In the next five days, when it was all over and peace somewhat restored, 43 people lost their lives, 342 injured and nearly 1,400 buildings were looted and set ablaze. With over 7,000 National Guard and US army troops exiting the city, how was the city supposed to recover and who would be the first to initiate its healing? Fast forward days later, Saturday, August 5, 1967.
Throughout the city, people were still in fear of what might happen next, store owners and city workers desperately trying to clean up a bloody mess left from the rioting. With racial tension still at an all time high, this one night might prove to be the start of the healing process.
With another stellar wrestling card put together by promoter Francis Fleser, only a figurehead promoter for the Big Time Wrestling organization owned and operated by his son-in-law, The Noble Sheik himself. With stars Mark Lewin, Killer Karl Kox, Billy Red Lyons, Bulldog Brower, Ricky Cortez and the usual host of BTW regulars, wrestling fans, both black and white, converged on Cobo Arena, united as one people. No tension, no racial bias, no mention of the tragedy that occurred only days before, just wrestling and nothing but wrestling. We were all here as wrestling fans with one thing on our minds — seeing The Sheik lose his precious title belt.
Having spoken to The Sheik years later about this particular night, though it wasn’t in the original booking plans, he thought what could be better than to give the fans what they hoped and dreamed. A time to see a man of color be lauded as a champion, giving both fans of multiple races and color the thrill of a lifetime. As he saw it, what could help heal the City of Detroit than by this small gesture of taking the fall and crowning a new champion.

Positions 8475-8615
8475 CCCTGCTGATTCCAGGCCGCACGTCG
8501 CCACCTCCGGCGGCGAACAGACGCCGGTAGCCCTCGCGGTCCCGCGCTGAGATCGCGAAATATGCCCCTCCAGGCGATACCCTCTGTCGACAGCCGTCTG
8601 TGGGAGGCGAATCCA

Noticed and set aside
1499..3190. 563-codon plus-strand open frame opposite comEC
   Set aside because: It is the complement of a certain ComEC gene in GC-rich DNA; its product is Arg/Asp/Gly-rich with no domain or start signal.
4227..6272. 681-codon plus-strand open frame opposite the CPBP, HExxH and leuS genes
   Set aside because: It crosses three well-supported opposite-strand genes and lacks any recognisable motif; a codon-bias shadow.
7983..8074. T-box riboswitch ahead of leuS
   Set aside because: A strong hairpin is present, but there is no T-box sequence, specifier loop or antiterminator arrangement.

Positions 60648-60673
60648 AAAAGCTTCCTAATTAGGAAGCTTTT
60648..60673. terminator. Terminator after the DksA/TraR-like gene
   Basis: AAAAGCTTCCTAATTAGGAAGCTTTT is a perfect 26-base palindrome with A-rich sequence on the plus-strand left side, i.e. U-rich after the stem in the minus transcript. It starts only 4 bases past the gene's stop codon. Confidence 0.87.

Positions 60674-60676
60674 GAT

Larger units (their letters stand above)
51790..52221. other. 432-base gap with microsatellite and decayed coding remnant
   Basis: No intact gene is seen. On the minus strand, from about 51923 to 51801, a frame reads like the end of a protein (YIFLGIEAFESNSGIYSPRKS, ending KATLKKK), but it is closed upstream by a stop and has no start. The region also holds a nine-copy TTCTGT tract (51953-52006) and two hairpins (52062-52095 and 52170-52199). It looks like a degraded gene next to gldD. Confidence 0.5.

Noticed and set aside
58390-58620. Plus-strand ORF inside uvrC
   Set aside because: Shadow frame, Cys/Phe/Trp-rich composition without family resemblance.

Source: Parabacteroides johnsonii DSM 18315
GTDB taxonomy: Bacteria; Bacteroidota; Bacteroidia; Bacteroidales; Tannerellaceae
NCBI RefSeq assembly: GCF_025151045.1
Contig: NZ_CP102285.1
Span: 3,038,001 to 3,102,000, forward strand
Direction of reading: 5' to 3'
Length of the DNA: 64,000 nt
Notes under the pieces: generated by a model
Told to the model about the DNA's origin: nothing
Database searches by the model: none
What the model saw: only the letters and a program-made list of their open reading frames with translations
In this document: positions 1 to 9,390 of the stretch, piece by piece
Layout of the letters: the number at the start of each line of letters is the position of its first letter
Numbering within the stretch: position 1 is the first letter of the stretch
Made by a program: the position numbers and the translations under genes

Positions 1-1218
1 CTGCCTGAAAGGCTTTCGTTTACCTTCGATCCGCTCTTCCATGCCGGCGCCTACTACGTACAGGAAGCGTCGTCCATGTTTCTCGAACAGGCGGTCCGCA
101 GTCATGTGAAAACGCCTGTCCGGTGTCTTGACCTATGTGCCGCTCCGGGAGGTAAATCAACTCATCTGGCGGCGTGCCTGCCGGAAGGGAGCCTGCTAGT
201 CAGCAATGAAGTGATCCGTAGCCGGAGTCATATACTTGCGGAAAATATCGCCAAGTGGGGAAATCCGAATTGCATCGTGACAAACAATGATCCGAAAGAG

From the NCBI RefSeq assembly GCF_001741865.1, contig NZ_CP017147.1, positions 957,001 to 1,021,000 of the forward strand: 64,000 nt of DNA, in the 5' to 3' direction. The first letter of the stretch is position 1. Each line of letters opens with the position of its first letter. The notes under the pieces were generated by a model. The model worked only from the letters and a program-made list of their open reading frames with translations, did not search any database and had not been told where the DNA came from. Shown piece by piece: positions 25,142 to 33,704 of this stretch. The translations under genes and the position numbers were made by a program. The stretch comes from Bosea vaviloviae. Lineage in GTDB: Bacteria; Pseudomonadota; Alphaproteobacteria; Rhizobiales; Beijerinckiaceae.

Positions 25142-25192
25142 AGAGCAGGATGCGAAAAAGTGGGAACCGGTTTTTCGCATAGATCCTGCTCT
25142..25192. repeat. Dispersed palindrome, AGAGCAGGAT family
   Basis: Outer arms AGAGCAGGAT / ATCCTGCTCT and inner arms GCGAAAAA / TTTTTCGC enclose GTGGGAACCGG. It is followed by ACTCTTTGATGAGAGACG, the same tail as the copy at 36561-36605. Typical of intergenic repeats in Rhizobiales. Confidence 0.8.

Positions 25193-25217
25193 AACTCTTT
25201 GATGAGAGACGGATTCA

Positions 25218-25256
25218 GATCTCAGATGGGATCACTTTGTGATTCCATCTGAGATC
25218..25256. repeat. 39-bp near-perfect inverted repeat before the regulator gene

When it finally happened and the final bell was rung, wrestlers poured out of the dressing room, jumping into the ring to help Bobo celebrate his monumental victory. Fans alike hugged, cheered and slapped high fives, filling Cobo Arena with a festive atmosphere never seen before. Though Bobo’s title reign would only last a few months, what occurred in the summer of 1967 still bodes ramifications through the city.
In the years to come, The Sheik’s promotion would rule the wrestling world, bringing in every top star to the promotion, showcasing stellar cards and uniting fans through sell out after sell out. Yet, through it all, on this one night in 1967, it was The Sheik who helped heal a city in a time of crisis.